Is long lastin’ the new fast-fashion?
Fast-fashion could be slowly falling out of fashion in favor of more sustainable apparel if the sentiments expressed in a new survey from the Fashion Retail Academy in London are an accurate sign of a consumer shift.
Around 39 percent of shoppers polled said that they would rather buy expensive clothing that lasted longer, and one in eight even said they would choose expensive, longer-lasting clothing over cheaper options that were more fashionable, according to the survey, which was reported on by Just Style. The population polled was between the ages of 18 and 35, encompassing some Gen Z and some Millennial shoppers.
And younger shoppers seem to be slightly less interested in fast-fashion with those in the 23 to 26 cohort being five percent more likely to buy expensive, long-lasting clothing than 31- to 35-year-olds.
As evidence of a trend away from throwaway apparel, Lee Lucas, principal of the Fashion Retail Academy noted that Patagonia, a brand with a lifetime guarantee on its products, has been growing steadily in popularity.
The survey’s findings aren’t the first sign to have people speculating that fast-fashion fever might have peaked. In 2016, for instance, retailers like H&M and Uniqlo began to report financial difficulties and slowdowns. But, while those retailers have retooled their operations and concepts in turnaround attempts, others, most notably Zara, have risen to the fore, indicating that H&M and Uniqlo’s woes may be retailer-specific and not a bellwether for consumer preference.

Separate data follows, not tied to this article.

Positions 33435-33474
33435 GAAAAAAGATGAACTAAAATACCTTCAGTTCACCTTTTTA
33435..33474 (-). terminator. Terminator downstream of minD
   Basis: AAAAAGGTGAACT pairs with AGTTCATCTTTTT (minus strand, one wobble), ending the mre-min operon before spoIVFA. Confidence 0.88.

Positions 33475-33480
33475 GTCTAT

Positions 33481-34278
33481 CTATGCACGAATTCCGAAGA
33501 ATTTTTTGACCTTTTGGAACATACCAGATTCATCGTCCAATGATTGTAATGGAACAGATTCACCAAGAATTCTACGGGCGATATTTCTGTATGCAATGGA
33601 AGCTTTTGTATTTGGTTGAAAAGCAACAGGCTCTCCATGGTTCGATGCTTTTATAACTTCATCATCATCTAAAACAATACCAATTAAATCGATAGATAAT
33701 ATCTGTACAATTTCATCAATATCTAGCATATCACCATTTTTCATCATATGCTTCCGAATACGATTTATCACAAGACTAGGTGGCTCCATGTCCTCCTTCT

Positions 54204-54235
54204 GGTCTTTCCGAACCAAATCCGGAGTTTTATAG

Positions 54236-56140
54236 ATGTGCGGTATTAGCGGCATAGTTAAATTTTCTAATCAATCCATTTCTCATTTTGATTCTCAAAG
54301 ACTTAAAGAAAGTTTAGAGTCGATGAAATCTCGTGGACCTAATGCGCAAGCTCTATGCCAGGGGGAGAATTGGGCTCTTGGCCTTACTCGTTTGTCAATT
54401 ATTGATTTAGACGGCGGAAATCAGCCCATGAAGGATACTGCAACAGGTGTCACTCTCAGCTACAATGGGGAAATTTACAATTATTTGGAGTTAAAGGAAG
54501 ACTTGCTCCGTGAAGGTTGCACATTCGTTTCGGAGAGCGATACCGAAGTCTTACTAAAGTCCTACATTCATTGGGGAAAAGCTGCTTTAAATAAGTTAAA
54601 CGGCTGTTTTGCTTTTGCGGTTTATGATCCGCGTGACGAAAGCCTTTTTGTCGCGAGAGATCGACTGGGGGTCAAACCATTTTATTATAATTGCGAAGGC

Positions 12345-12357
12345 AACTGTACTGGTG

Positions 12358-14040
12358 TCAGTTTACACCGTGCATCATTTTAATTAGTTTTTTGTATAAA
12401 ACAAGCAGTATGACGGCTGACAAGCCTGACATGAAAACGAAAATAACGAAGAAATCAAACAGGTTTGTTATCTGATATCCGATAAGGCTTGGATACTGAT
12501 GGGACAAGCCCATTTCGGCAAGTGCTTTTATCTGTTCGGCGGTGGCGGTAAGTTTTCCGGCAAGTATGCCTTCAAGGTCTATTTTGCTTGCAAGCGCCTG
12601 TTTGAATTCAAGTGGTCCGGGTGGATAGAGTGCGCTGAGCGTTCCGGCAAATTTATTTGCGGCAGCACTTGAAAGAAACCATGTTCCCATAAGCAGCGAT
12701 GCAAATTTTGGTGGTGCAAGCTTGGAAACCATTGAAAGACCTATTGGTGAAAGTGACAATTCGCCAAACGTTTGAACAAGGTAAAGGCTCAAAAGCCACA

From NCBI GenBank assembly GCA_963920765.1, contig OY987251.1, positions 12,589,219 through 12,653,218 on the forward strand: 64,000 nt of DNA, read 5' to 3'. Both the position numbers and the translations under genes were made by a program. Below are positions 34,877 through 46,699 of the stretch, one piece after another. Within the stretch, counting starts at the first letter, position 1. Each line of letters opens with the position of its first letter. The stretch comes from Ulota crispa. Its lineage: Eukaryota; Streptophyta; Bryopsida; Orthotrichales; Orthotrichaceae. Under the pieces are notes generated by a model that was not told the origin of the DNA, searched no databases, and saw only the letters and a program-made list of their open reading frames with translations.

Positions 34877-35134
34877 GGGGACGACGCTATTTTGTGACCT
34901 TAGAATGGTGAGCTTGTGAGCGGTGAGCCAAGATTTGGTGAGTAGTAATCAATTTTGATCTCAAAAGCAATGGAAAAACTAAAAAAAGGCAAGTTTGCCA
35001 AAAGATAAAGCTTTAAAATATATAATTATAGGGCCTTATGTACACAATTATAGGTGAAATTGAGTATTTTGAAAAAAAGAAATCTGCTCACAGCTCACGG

Fast-fashion has also grown controversial among consumers. Socially and environmentally conscious customers have taken issue with factors like human rights abuses in the fast-fashion supply chain and the amount of waste produced by purchasing clothes just to throw them out after a season, if not more quickly.
Some in the fast-fashion world, however, are doubling down on speed. Recently, a few pure-play online retailers like ASOS, Misguided and boohoo have begun to tout their ability to get new merchandise out in a blazingly fast two to four weeks.
Beyond getting new merchandise produced more quickly, retailers like Zara have focused on speeding other elements of their operation, such as click-and-collect.
- Survey suggests fast-fashion is lowing down – Just Style
- Are Millennials more eco-driven than their elders? – RetailWire
- Is ultrafast-fashion a thing seriously? – RetailWire
- Is fast-fashion slowing down? – RetailWire
- Robots become the moving force behind Zara’s click-and-collect ops – RetailWire
DISCUSSION QUESTIONS: Is the desire for higher quality, longer-lasting clothing a consumer trend fast-fashion retailers should worry about? How might retailers pivot to address the shift? Do you see fast-fashion becoming less prevalent as Generation Z consumers get older?